Friday, June 28, 2013
Armored Hearts Interview
Last time, I told about Armored Hearts, and that I'm giving away a copy.
Today, we have an interview with the authors.
- Was collaborating frustrating at any point?
Pauline: Not particularly, Missy Lee and I get along well and I didn’t feel that we argued about any particular point at all…
Melissa: I don't think it was frustrating. Pauline might say differently. Some ideas she had or I had, we didn't always agree on but I think we compromised well. At least I hope so.
- I love the historical detail in the book. How much research did you do for it? What kind of research did you do?
Pauline: We researched the time period to make it as historically accurate as possible – even though it’s alternate history. Wikipedia was very helpful :)
Melissa: I had to research English Peerage and how titles worked, were handed down and how people were addressed. It was all so formal. I also researched what actual women were doing as far as seeking rights. At that time, a woman with a brother could not inherit an estate. She could not own property if she was married or had a living father or brother. I researched what they believed about women's education. Girls in noble families did not go to school. That were taught just enough at home by a governess because it was thought that study was unhealthy for women. The medical books taught it would make a woman sterile if she studied difficult subjects such as science or math.
- At least one review I've read said they didn't like the book because it was way too feministic. I don't agree, but I do see where they're coming from. It seems like, in the world of Armored Hearts, it's mostly just the females who invent things. Did you write it that way on purpose, or did someone just get there shorts in a twist because we've just seen that issue through one or two characters viewpoints?
Pauline: In true history, women were put in their place which is to say they were not at all prized for their intelligence. So as we wrote AH, we wanted to show that they were inventors alongside men – and in further episodes, I’m sure we’ll show just that.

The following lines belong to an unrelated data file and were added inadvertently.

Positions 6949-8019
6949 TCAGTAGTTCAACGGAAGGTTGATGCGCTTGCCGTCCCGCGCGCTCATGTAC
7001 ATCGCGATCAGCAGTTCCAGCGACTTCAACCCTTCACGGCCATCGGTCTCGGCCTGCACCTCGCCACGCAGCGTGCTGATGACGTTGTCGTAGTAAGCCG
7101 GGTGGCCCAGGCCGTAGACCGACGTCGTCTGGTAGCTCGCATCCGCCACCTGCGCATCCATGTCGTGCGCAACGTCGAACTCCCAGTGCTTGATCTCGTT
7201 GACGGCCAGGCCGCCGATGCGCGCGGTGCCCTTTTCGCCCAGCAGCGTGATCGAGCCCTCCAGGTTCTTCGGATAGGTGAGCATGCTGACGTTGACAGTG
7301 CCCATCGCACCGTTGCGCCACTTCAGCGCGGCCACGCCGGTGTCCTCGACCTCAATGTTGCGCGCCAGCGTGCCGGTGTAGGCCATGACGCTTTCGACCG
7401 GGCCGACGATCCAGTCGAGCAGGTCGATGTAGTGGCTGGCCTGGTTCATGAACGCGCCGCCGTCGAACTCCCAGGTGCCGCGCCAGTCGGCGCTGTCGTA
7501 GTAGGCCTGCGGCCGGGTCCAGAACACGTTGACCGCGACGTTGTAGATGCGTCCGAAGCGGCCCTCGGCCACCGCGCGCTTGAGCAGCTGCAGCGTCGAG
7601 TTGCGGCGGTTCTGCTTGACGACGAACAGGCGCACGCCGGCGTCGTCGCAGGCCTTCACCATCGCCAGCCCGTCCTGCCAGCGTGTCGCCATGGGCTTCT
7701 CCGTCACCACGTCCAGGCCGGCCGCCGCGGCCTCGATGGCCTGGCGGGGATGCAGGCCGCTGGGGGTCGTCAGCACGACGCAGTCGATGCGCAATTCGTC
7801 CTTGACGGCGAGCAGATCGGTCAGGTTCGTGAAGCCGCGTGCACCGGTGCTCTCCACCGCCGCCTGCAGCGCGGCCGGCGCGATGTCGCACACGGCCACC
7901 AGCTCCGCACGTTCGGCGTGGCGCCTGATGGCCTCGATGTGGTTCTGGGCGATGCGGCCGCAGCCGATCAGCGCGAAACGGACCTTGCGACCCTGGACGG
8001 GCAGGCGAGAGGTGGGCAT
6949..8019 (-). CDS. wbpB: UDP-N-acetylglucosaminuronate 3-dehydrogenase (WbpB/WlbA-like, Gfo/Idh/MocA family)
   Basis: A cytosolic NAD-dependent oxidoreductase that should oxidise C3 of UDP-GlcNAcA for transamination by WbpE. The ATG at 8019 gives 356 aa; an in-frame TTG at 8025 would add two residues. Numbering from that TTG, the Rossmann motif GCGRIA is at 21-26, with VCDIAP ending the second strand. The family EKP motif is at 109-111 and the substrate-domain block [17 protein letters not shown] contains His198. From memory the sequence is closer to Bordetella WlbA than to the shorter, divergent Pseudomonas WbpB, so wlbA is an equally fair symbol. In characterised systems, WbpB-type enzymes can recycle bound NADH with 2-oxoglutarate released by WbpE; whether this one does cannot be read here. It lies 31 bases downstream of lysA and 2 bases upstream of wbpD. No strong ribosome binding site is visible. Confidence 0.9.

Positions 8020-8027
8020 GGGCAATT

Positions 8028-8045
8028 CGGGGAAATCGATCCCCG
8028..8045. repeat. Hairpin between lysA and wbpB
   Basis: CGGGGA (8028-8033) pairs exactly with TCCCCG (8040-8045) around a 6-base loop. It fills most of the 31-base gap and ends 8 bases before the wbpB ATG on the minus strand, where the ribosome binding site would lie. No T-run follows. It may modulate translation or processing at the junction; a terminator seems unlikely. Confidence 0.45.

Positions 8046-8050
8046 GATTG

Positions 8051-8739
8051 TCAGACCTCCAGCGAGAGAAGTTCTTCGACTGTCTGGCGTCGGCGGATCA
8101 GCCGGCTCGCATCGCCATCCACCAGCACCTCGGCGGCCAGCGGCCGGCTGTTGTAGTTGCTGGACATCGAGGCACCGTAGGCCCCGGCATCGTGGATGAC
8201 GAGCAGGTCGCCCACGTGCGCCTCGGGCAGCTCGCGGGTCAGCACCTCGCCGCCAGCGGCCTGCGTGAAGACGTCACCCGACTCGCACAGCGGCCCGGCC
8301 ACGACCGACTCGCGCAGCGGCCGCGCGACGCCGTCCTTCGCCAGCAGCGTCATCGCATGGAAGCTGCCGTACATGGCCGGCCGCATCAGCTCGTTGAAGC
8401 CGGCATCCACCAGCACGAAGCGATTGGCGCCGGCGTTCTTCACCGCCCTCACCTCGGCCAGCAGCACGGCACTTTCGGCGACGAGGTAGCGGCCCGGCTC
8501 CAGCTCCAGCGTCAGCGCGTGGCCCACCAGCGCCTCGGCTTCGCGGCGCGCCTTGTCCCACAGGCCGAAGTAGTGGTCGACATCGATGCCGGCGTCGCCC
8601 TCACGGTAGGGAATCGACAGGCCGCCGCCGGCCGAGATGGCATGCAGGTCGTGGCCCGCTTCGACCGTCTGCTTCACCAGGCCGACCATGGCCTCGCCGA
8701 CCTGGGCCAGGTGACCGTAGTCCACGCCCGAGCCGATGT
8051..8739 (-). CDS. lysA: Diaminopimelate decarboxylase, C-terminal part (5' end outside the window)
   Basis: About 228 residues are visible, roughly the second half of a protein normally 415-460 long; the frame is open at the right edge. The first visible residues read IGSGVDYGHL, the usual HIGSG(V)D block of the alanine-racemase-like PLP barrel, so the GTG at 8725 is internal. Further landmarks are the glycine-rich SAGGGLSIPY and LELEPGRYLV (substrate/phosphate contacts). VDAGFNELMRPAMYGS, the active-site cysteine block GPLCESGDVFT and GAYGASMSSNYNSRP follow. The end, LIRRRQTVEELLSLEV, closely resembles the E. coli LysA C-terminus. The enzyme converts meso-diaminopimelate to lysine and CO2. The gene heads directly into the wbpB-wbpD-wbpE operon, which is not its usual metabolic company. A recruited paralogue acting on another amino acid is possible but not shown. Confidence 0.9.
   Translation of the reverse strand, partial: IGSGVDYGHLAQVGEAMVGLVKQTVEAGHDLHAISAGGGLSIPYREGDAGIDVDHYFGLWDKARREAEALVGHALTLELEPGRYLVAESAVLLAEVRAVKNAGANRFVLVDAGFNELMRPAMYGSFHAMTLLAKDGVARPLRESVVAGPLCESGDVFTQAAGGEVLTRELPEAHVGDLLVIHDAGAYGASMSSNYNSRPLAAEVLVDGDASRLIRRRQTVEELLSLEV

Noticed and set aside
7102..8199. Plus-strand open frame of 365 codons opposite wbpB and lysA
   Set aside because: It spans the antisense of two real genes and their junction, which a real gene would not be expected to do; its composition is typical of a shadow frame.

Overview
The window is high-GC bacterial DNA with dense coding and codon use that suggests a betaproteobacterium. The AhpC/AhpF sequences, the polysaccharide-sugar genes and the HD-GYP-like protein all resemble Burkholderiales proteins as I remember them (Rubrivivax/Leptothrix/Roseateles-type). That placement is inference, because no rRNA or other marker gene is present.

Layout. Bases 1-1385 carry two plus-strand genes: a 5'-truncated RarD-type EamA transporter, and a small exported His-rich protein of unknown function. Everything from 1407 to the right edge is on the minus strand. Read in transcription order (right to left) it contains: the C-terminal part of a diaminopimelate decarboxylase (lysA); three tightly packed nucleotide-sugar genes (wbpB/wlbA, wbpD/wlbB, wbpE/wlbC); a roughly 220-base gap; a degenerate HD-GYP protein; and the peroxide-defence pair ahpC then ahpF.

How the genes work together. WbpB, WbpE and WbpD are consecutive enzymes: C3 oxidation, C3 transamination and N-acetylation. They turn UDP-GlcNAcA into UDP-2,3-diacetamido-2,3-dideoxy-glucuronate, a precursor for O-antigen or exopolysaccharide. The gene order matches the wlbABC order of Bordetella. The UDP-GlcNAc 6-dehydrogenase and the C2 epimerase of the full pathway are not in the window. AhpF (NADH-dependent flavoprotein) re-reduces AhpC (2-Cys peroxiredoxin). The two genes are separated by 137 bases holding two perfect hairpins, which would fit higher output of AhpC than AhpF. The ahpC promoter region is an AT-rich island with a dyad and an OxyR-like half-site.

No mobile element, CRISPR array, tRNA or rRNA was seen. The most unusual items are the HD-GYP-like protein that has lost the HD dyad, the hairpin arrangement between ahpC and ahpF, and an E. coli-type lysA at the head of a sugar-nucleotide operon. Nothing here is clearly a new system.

Melissa: The book is set in Edwardian England instead of Victorian England. Progress and automation was already happening...by men. We mention automobiles are parked outside the house in preparation for the wedding. It wasn't my intention to make it look like only women were inventing but that women and men see things differently and that perhaps if the women had a say in the process too, there would be more variety in what was being automated and how during that time. I am not a feminist in the sense that women should rule over men etc. I do think according to the Bible, women are equipped to do much more than cultures have allowed due to picking and choosing certain verses over others to stress as important. Parts of the Bible clearly show women served in the early church. Proverbs 31 shows that a woman can have a mind for business and it is a good thing. There is a verse addressing an issue in one church that tells that church to have the women causing problems in that church to "keep silent." We need to read all the Bible and look at context.
- I loved the balance of steampunk tech, romance, and fantasy, but I see some fans wanted more devices. Will we see more tech, fey magic, a continued balance, or all of the above in Armored Hearts 2?
Pauline: There will be all of the above :) no one will be neglected!
Melissa: That is the plan. I really hope we do not disappoint.
Minor spoiler (highlight to read):
- It was a little unclear if Gareth and Jess ever consummated their marriage. The way that topic was approached and worded was period accurate. But it's got me wondering. I got the impression that they did, but my wife thinks they decided to wait until Jess was feeling better. Who's right?
Pauline: Your wife is right, they decided to wait.
Melissa: You know, I don't know. I was scared to go there. I had some people quite upset with me about how I handled a honeymoon in another book (It was not graphic. Would never write that.) Jessamine was so flirty that I was afraid that might already be over-the-top for some folks. And I did get messages that it was for some. I can't please everyone. I think they are waiting on Jessamine to recover. We will find out.
- It seems like AltWit Press has a few novels that show the whole of a romantic relationship, instead of portraying just lust and calling it love. Is this on purpose? What are your thoughts on this issue?
Pauline: Society certainly has a lot of lust without us adding to it. While at the same time people are starting to disbelieve in love itself. Our goal is to show that love exists and is still alive and well, and our hope is that by reading the kind of stories we publish, people will learn the difference.
Melissa: I'm not sure what AltWit's view is. I have always seen a parallel between romance and how God pursues us. There is a special connection between a husband and wife that mimics that spiritual connection. It tells a story to the soul about The Ultimate Love Story when you tell a genuine love story. I'm not a prude and I don't think God is either, given that He created intimacy and included a whole book of the Bible devoted to the physical love of a groom and bride the draws a comparison Himself. I don't want to feed what the world is tainting, but I also don't want the world's view to taint our view of the whole picture of love between a husband and wife.
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